A Boring Reset

Obama and Medvedev put off tough decisions for the next summit. If they really want to reset relations, they’re going to have to work a lot harder at it in the coming months.

The most important results of President Barack Obama's already somewhat boring trip to Moscow may eventually prove to be in one of the summit's most boring products. Reporters doubtless read hastily through the Obama-Medvedev joint statement on arms control and possibly the statement on Afghanistan, so that they could satisfy pressure from their editors to be the first to tell the world just how many warheads the "former-cold war rivals" (note to editors: time for a new descriptive phrase) were prepared to eliminate or what help Moscow was ready to provide to Washington against al-Qaeda and the Taliban. And both of these issues do matter. Ultimately, however, it is the dull and bureaucratic-sounding U.S.-Russia Bilateral Presidential Commission that could make the greatest difference to U.S.-Russian relations.

U.S.-Russian discussions on arms control leading up to the summit were only preliminary. Presidents Obama and Medvedev agreed on broad parameters that set rough numbers of warheads and delivery vehicles to focus future talks, but deferred tough conversations about key differences. In fact, the range for numbers of delivery vehicles was especially wide-from five hundred to one thousand one hundred (America wants more, Russia fewer)-suggesting that the two sides remain far apart. Moreover, notwithstanding a joint statement on missile defense that President Obama sought to highlight, it is apparent that the administration was unable to move forward significantly on that issue either, winning Russian agreement only to a joint threat assessment.

Similarly, the understanding on a transit corridor through Russia to Afghanistan was important but widely expected and does not substantially alter the status quo in a visible way. Of course, Russia's willingness to allow four thousand five hundred flights per year at no charge does matter; however, outside the Pentagon, few Americans likely pay attention to how supplies reach U.S. forces in Afghanistan and the administration has done little to convey the significance of Russia's assistance within the broader array of transit routes.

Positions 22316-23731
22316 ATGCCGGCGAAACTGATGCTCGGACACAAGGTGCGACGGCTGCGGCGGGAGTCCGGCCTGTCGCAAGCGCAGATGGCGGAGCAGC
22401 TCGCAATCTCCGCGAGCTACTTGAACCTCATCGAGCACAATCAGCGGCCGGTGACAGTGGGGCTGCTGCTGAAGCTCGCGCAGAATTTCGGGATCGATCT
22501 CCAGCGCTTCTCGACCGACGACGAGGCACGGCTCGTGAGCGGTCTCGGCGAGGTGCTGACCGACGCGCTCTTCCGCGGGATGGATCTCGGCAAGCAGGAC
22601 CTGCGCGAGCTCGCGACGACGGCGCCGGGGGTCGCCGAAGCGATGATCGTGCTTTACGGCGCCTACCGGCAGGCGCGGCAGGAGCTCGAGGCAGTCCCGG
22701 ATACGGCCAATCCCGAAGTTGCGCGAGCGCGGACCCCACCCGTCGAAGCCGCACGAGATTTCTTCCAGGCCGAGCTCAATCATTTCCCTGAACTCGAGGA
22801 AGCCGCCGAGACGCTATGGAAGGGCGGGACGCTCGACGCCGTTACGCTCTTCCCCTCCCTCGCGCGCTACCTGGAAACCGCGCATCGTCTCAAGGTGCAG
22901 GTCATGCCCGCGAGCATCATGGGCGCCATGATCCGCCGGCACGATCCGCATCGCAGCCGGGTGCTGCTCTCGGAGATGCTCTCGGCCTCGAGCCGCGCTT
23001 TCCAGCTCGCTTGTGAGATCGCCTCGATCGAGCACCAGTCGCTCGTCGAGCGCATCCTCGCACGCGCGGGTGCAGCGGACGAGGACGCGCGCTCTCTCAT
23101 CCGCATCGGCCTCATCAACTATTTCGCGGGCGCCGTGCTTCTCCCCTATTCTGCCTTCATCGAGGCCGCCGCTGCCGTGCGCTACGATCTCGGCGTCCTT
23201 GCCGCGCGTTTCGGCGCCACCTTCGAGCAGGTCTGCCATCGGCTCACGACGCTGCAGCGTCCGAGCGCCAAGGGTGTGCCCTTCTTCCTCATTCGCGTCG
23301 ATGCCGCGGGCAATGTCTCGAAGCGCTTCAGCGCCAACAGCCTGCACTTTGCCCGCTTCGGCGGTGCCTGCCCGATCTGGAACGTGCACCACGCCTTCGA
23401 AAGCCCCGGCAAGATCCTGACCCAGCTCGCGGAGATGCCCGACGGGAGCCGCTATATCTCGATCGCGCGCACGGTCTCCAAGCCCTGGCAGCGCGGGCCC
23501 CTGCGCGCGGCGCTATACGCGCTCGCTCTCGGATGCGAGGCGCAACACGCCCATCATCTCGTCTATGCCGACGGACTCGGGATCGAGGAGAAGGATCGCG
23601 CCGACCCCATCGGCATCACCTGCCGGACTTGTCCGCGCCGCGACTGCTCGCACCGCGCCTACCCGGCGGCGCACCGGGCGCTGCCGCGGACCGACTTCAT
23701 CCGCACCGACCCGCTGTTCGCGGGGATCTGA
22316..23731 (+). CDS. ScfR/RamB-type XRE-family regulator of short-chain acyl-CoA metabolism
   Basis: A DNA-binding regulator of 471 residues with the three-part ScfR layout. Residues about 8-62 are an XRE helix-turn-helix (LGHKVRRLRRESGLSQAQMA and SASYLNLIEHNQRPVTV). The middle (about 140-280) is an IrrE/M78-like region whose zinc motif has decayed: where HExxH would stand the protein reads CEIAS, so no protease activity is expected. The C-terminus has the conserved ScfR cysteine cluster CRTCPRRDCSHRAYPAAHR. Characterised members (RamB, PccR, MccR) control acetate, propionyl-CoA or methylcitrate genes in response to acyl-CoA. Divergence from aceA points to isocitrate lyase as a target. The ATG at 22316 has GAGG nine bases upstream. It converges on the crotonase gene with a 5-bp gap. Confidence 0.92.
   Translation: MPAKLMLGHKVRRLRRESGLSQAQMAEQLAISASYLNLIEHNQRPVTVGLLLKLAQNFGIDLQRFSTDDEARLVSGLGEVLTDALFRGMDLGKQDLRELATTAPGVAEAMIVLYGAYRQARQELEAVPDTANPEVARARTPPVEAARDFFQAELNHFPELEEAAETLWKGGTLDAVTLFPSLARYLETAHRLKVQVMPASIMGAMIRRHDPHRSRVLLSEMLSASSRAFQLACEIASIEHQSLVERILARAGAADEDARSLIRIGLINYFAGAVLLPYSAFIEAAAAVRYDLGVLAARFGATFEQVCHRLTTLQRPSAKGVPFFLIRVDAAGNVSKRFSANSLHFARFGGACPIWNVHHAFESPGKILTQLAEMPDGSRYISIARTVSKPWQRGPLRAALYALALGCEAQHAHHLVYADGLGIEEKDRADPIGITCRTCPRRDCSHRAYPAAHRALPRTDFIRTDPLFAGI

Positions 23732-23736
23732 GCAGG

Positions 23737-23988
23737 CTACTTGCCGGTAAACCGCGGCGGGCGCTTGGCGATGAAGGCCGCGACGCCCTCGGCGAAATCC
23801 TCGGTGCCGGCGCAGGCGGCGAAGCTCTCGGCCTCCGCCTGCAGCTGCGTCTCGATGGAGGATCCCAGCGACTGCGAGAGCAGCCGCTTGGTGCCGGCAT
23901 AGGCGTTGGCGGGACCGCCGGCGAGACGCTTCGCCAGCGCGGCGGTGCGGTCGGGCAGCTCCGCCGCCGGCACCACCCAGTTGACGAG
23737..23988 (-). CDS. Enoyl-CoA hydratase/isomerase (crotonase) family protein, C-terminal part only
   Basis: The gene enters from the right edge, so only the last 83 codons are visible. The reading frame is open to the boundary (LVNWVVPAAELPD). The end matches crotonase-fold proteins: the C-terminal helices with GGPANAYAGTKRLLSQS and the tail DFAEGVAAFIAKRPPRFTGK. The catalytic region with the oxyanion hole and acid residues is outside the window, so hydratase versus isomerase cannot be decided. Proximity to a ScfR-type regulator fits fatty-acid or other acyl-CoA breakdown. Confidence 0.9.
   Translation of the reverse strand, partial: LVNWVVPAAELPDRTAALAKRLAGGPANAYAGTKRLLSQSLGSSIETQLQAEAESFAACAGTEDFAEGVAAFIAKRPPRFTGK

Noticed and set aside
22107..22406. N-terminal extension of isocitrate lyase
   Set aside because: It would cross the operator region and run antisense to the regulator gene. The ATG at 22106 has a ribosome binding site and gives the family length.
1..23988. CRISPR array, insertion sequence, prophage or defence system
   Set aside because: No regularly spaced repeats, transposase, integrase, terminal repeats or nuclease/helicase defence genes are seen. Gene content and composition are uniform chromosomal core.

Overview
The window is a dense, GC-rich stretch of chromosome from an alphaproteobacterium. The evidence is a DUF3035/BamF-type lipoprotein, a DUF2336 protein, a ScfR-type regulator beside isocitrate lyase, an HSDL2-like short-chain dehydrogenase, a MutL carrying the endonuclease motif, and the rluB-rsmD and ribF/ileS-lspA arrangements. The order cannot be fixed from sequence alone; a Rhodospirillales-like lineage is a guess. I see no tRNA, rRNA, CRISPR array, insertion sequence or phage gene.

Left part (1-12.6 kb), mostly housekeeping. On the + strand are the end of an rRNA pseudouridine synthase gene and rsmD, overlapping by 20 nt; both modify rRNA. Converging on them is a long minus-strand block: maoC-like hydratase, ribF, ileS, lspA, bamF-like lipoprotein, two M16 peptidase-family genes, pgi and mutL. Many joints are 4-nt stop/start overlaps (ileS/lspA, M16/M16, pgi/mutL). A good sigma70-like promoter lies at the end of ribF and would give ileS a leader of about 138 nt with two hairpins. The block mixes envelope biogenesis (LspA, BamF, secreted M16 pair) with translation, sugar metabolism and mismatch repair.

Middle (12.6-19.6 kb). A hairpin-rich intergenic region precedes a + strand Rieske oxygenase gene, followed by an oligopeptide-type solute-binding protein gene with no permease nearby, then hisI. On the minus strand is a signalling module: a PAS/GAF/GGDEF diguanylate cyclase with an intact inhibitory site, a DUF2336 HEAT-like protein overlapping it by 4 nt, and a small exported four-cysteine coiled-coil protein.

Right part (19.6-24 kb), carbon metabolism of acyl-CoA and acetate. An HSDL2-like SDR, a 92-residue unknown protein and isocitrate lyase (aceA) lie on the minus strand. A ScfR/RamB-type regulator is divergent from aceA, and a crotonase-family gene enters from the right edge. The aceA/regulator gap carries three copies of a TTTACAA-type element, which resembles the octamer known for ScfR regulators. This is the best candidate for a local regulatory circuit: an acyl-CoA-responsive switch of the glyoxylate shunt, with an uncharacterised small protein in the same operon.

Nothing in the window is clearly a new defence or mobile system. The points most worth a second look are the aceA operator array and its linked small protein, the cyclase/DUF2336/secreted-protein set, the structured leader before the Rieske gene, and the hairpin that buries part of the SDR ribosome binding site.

What the United States and Russia really need to succeed in their relationship-no matter what the issue-is to find a new way to communicate and to organize how they handle U.S.-Russian bilateral relations within their own governments. The Bush administration was never able to do this successfully despite trying various formats, including a "Strategic Dialogue" and the so-called Camp David Checklist, which obliged cabinet-level officials to report periodically to Presidents Bush and Putin on their progress in key areas. The Clinton administration also struggled with this problem; its Gore-Chernomyrdin Commission, pairing the vice president with Russia's prime minister, was often criticized for prioritizing meaningless "deliverables" for public consumption over substance.

Hopefully, the new U.S.-Russian Bilateral Presidential Commission will be more successful-but it won't be easy. The administration clearly wanted to create a new structure and was advised to do so by a broad range of nonpartisan commissions, including the Hart-Hagel Commission on U.S. policy toward Russia. Whether or not the Obama team got it right will depend heavily on whether the commission is "presidential" in fact or in name only.

The central challenge is the fact that the American and Russian governments and the personalities within them don't mesh together well. A new iteration of the Gore-Chernomyrdin process won't work; Vladimir Putin has already said that he does not see himself as Russia's vice president. Nor is it clear that Mr. Biden would eagerly welcome being closely identified with Putin, especially after the way that Republicans attacked Gore over his Russia connection in the 2000 presidential campaign.

Similarly, the American and Russian national security advisors don't fit together well because Moscow's Security Council does not have the interagency coordinating role that the famed National Security Act of 1947 gave to America's National Security Council.

What the Obama administration-and the Kremlin-chose to do is to establish a commission nominally co-chaired by the two presidents and coordinated by Secretary of State Hillary Clinton and Russian Foreign Minister Sergei Lavrov. Both are highly regarded by many in their own countries, but Russia's Foreign Ministry suffers from a weak position in Moscow's Byzantine and opaque decision-making processes. Notwithstanding the Russian foreign minister's personal reputation, it is unclear what authority he will have to press the Russian leaders of the commission's "working groups" to work cooperatively with their American counterparts. Especially since about two-thirds of those officials report to Prime Minister Putin and not to Medvedev, who is widely viewed as less influential anyway.

For her part, Secretary Clinton has her own national political constituency and holds the American cabinet's most senior post. Despite this, she is likely to face many of the same challenges as Mr. Lavrov in encouraging disparate elements of the U.S. government's bureaucratic machinery to engage constructively with Russia.

Moreover, working groups directly addressing military and security issues are tellingly absent from the commission. This may well be a plus-it avoids the fiction that the Russian Foreign Ministry or the State Department can "coordinate" the work of powerful security institutions in either country. But it also means that some other mechanism will be required to integrate their discussions into wider bilateral talks.

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